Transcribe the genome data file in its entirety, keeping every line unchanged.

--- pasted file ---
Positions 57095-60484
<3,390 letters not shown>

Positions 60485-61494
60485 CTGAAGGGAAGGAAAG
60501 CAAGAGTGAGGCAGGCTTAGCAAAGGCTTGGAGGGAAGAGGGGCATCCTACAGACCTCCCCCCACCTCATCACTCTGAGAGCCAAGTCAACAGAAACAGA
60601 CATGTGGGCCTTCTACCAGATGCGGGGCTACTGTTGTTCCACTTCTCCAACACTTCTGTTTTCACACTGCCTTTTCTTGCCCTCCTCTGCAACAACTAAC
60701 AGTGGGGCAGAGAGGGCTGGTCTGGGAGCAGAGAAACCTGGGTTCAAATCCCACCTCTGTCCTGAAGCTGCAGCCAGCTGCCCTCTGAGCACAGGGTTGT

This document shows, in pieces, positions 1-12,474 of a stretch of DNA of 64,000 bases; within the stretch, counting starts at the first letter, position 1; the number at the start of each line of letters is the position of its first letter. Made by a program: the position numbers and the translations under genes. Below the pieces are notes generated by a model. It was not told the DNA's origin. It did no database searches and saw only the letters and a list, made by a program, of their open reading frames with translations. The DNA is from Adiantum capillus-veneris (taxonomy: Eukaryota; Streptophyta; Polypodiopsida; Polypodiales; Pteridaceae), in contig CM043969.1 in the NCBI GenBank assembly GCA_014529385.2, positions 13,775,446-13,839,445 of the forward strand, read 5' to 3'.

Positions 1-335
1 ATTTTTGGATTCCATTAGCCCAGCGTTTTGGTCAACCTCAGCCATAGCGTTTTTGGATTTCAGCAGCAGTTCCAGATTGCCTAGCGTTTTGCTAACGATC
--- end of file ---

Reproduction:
Positions 57095-60484
<3,390 letters not shown>

Positions 60485-61494
60485 CTGAAGGGAAGGAAAG
60501 CAAGAGTGAGGCAGGCTTAGCAAAGGCTTGGAGGGAAGAGGGGCATCCTACAGACCTCCCCCCACCTCATCACTCTGAGAGCCAAGTCAACAGAAACAGA
60601 CATGTGGGCCTTCTACCAGATGCGGGGCTACTGTTGTTCCACTTCTCCAACACTTCTGTTTTCACACTGCCTTTTCTTGCCCTCCTCTGCAACAACTAAC
60701 AGTGGGGCAGAGAGGGCTGGTCTGGGAGCAGAGAAACCTGGGTTCAAATCCCACCTCTGTCCTGAAGCTGCAGCCAGCTGCCCTCTGAGCACAGGGTTGT

This document shows, in pieces, positions 1-12,474 of a stretch of DNA of 64,000 bases; within the stretch, counting starts at the first letter, position 1; the number at the start of each line of letters is the position of its first letter. Made by a program: the position numbers and the translations under genes. Below the pieces are notes generated by a model. It was not told the DNA's origin. It did no database searches and saw only the letters and a list, made by a program, of their open reading frames with translations. The DNA is from Adiantum capillus-veneris (taxonomy: Eukaryota; Streptophyta; Polypodiopsida; Polypodiales; Pteridaceae), in contig CM043969.1 in the NCBI GenBank assembly GCA_014529385.2, positions 13,775,446-13,839,445 of the forward strand, read 5' to 3'.

Positions 1-335
1 ATTTTTGGATTCCATTAGCCCAGCGTTTTGGTCAACCTCAGCCATAGCGTTTTTGGATTTCAGCAGCAGTTCCAGATTGCCTAGCGTTTTGCTAACGATC